• national or regional or field level without important joint coordination. From a pan-European point of view, the crucial thing is to ensure the possibility of using these services repeatedly, organizing and making them available as easily as possible. The first step has been done through the launch of the first "Core Services". It is very important to now find the best way in which we can move forward. For this reason, great emphasis is being placed upon the use of geospatial information and the harmonization and efficient management of spatial data across Europe. Also stress is being placed on the implementation of I SPIRE (Infrastructure for Spatial Information in Europe) as a guideline for infrastructure and management for the use and sharing of spatial data. 2 Project EarthLookCZ - Introduction Project EarthLookCZ (www.earthlook.cz) is one of pilot projects developed in the Czech Republic in the ERA-STAR regions framework. The project undertaken by the WIRELESSINFO association aims to verify the validity of spatial data infrastructure quality for GMES in the Czech Republic and is supported by the Ministry of Education, Youth and Sports. A non-profit association WIRELESSINFO (www.wirelessinfo.cz) is a virtual research centre, which works on information technology development mainly in the areas of forestry, agriculture, environment and e-governance sectors. One of the main goals of the EarthLookCZ project is to support the implementation of GMES in the Czech Republic. The first project report Analysis of GMES introduces GMES tasks in scope of overall European politics in the area of space research and describes present GMES activities at both European and national levels. There is focus on GMES projects, which are currently being solved in the Czech Republic, and activities, which essentially influence solving of the EarthLookCZ project. The main focus of the activities at the moment is the implementation of I SPIRE directive (Infrastructure for Spatial Information in Europe). One part of the study creates summaries of existing data sources of governmental sector, which might have a prospective connection to GMES activities. From a technical point of view the project aim is the Technological infrastructure proposal based on the implementation of ISO (International Organization for Standardization) and OGC (Open Geospatial Consortium) standards for data sharing and exchange. The objective of the solving is to provide a distribution system that can ensure access to distributed data and metadata through the GMES services and also access to proper GMES data with the possibility to share and publish an organization's own GMES data. 103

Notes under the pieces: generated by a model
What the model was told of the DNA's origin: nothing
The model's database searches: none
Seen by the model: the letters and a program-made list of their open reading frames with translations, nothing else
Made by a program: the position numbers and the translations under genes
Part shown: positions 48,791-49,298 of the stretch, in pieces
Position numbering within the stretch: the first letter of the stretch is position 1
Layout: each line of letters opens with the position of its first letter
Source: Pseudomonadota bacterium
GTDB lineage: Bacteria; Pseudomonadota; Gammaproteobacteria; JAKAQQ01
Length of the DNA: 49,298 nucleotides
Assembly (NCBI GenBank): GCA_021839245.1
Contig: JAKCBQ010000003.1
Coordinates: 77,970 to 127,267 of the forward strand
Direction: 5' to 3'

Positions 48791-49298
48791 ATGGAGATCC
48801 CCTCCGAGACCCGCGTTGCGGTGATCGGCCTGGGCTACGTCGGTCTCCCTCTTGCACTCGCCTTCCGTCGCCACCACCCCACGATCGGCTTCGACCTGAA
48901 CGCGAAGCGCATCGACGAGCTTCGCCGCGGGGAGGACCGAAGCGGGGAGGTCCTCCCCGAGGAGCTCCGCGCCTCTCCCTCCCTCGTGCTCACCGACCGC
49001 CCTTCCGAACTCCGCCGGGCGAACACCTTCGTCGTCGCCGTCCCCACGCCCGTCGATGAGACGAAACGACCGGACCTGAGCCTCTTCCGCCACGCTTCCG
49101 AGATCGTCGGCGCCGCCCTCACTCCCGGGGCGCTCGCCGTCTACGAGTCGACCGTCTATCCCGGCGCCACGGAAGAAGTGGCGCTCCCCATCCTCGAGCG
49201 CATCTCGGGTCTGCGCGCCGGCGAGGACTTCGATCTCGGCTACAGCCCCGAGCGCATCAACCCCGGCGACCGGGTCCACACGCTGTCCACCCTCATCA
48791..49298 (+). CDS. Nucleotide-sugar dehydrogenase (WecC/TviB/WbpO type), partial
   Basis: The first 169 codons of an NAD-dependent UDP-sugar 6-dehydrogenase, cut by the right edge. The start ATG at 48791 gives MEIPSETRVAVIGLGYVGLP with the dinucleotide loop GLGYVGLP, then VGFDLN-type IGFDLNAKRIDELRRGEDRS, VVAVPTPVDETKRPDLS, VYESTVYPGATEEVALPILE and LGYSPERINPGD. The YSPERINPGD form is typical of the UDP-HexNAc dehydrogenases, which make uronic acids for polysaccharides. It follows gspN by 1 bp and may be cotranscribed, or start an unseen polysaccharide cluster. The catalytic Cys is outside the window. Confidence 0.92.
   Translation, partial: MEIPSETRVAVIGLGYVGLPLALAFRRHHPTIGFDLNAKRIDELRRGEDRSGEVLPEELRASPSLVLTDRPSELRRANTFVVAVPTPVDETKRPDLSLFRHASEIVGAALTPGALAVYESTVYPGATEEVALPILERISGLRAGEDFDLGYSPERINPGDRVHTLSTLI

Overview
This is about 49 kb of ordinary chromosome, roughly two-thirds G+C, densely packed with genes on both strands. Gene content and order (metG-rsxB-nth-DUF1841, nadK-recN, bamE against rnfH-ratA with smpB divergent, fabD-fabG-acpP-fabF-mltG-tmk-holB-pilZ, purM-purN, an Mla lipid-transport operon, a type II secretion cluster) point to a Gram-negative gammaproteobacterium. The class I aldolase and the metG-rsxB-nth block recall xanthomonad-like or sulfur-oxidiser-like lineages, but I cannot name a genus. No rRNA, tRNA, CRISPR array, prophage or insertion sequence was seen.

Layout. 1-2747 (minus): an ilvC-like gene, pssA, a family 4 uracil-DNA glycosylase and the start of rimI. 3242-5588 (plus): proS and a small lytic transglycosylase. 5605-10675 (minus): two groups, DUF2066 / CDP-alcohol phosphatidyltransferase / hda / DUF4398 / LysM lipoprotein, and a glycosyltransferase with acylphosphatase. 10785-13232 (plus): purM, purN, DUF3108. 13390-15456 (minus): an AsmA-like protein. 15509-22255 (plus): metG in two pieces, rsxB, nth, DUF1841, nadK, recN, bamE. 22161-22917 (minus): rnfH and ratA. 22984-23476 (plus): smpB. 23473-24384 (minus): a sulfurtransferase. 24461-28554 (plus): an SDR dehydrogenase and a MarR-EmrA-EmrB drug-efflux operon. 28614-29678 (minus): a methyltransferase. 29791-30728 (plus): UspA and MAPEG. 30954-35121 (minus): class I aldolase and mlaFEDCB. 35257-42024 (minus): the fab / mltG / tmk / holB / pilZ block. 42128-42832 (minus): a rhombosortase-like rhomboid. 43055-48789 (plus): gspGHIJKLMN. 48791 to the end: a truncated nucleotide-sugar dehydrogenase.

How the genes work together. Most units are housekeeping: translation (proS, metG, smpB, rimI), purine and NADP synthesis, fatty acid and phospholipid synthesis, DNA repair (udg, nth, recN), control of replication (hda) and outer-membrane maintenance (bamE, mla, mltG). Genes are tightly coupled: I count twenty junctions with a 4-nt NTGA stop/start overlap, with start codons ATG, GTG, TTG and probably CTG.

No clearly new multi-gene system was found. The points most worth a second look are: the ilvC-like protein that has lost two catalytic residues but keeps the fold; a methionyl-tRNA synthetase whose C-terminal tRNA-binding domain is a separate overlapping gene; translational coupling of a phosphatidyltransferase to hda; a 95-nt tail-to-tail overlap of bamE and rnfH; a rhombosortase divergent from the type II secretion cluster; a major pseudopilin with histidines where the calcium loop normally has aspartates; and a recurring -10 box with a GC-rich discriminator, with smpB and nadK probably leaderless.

• 3 The prototype of the national GMES portal Currently, whenever GMES data is available to users on the Internet, it is mainly as simple visualizations in the web map client. This solution makes data visualization possible, but the users have no possibility to use this data for their own purposes. A possible solution is to buy the “hard” data or use the data through standardized web services. Unfortunately only a small amount of GMES data is accessible through standardized web services now, but it seems that data sharing through web services will be the most important part of data exchange in the future. The proposed solution of the GMES national portal in the EarthLookCZ project promotes better access to data. The prototype of the portal is aimed at sharing and publishing raster data (e.g. satellite images, orthophoto, geophysical measurements, climate data) and vector data including basic topographical layers (e.g. thematic environmental data). The main innovation of the project is the ability of users to publish their own data sources on the web and integrate their own data together with external data into new compositions. Afterwards these map compositions may be published in the form of web services (Figure 1). Users can also integrate these new compositions into their own SW solutions. This concept of the GMES portal allows not only common data visualization, but also a preparation of the new data composition by a GIS specialist and its data accessibility to other users; all of it within the portal solution. Fig. 1. An integration of own and external sources by the new web service creations National GMES Portal enables an integration of monitoring data that has been acquired using the space infrastructure (satellite images) and the In Situ 104